This week, the new World Bank Human Capital Index gives policymakers in the Caribbean and around the world compelling evidence that delivering better outcomes in children’s health and learning can significantly boost the incomes of people—and of countries—with returns far into the future.
The Index ranks where each country is now in terms of productivity of the next generation of workers. According to the research, Trinidad and Tobago followed by Jamaica have made significant human capital gains and rank ahead of other countries in the Caribbean region. Despite these progress, important gaps remain: a child born today in Trinidad and Tobago will have 61 percent of the labor productivity it could have had if provided with complete education and full health. In Jamaica, children born today once they grow up, will be only 54 percent as productive as they could be if they enjoyed complete education and full health.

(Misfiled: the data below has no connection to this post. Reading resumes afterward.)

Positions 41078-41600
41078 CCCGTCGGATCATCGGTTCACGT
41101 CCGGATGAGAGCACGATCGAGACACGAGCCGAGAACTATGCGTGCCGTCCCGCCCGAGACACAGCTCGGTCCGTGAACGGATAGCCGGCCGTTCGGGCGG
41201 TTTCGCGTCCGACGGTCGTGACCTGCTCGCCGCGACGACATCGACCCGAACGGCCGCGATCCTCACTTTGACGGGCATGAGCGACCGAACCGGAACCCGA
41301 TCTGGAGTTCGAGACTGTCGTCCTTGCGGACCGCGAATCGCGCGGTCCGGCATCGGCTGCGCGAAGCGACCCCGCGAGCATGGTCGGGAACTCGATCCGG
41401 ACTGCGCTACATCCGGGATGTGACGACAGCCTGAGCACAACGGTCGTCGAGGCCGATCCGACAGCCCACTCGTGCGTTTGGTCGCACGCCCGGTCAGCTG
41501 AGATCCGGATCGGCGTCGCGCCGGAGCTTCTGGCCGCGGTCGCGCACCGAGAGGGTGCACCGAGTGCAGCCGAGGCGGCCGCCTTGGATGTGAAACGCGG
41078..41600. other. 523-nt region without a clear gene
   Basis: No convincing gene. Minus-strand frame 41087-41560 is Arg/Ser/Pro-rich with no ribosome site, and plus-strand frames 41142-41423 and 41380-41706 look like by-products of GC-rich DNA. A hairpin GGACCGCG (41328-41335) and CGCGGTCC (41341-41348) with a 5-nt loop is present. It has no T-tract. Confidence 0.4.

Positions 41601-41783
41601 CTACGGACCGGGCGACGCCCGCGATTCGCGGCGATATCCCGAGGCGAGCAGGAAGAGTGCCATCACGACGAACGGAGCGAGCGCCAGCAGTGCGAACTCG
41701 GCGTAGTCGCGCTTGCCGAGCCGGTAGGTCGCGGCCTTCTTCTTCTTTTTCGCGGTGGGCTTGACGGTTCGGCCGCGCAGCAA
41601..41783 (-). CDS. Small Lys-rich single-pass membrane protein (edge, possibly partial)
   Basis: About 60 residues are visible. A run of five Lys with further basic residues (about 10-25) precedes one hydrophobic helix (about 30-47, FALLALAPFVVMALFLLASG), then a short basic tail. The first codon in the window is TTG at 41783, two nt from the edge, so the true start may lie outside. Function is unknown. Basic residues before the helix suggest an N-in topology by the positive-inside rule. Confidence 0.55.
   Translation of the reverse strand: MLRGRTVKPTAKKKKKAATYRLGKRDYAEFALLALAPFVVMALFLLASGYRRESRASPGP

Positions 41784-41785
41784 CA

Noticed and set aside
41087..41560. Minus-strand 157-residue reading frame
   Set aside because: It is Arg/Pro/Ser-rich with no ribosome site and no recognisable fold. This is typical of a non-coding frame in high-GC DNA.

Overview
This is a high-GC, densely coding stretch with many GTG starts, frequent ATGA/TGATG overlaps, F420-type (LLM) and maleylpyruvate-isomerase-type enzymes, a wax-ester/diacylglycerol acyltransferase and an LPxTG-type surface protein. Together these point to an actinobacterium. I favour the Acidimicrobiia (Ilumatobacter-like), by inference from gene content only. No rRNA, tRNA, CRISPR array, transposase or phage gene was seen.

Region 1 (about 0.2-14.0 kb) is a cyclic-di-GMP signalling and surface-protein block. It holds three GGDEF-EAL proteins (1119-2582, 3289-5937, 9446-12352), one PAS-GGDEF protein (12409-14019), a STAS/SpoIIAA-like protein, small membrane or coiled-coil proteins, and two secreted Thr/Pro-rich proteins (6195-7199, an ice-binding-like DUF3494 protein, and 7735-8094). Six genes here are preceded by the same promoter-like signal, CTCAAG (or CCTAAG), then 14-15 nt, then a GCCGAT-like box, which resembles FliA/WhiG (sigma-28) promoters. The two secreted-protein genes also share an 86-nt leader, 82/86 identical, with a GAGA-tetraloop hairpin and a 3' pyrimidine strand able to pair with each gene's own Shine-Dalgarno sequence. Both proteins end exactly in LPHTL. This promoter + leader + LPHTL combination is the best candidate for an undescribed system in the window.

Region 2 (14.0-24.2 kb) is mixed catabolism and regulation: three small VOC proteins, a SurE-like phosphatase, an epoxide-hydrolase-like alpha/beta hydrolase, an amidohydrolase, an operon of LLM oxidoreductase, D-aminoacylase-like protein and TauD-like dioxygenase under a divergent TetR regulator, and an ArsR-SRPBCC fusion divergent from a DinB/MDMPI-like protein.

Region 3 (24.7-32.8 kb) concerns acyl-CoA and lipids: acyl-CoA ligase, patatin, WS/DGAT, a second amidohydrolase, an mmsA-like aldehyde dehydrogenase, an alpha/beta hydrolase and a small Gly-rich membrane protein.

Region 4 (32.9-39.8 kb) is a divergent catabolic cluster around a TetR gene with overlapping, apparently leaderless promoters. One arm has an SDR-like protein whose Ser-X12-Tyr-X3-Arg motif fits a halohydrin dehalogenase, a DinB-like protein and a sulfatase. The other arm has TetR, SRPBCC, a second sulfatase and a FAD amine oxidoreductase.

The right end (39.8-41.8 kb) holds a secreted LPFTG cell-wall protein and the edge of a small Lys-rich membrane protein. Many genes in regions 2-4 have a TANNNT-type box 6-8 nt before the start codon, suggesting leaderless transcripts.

Other Caribbean countries including Antigua and Barbuda, The Bahamas, Barbados, Belize, Dominica, Grenada, Saint Lucia, Saint Vincent and the Grenadines, and Suriname are not featured in the Human Capital Index due to the lack of internationally comparable data measuring quality of education.
This first version of the index is based on what data is available today, but an important objective of the Human Capital Project is to improve the measurement of human capital. Going forward, the index may incorporate more data, including on the quality of education in the Caribbean, as well as expanding its coverage of other aspects of human capital.
We hope that all countries will engage with the Human Capital Project, which recognizes human capital as driver of inclusive growth.